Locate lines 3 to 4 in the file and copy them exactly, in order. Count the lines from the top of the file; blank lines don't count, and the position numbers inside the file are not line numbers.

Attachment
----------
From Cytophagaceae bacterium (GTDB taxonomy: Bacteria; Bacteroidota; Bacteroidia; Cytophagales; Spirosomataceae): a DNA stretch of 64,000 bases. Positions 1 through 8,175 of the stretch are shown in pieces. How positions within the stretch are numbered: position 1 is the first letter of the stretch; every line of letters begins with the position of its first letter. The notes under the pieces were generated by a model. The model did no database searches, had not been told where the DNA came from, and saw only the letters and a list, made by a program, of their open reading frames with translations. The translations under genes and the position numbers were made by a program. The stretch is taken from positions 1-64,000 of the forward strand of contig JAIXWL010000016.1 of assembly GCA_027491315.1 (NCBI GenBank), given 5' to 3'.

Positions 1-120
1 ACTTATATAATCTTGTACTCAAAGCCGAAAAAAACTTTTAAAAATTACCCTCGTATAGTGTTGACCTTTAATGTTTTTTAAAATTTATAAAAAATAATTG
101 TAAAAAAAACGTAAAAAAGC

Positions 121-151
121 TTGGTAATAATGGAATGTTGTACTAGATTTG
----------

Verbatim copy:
1 ACTTATATAATCTTGTACTCAAAGCCGAAAAAAACTTTTAAAAATTACCCTCGTATAGTGTTGACCTTTAATGTTTTTTAAAATTTATAAAAAATAATTG
101 TAAAAAAAACGTAAAAAAGC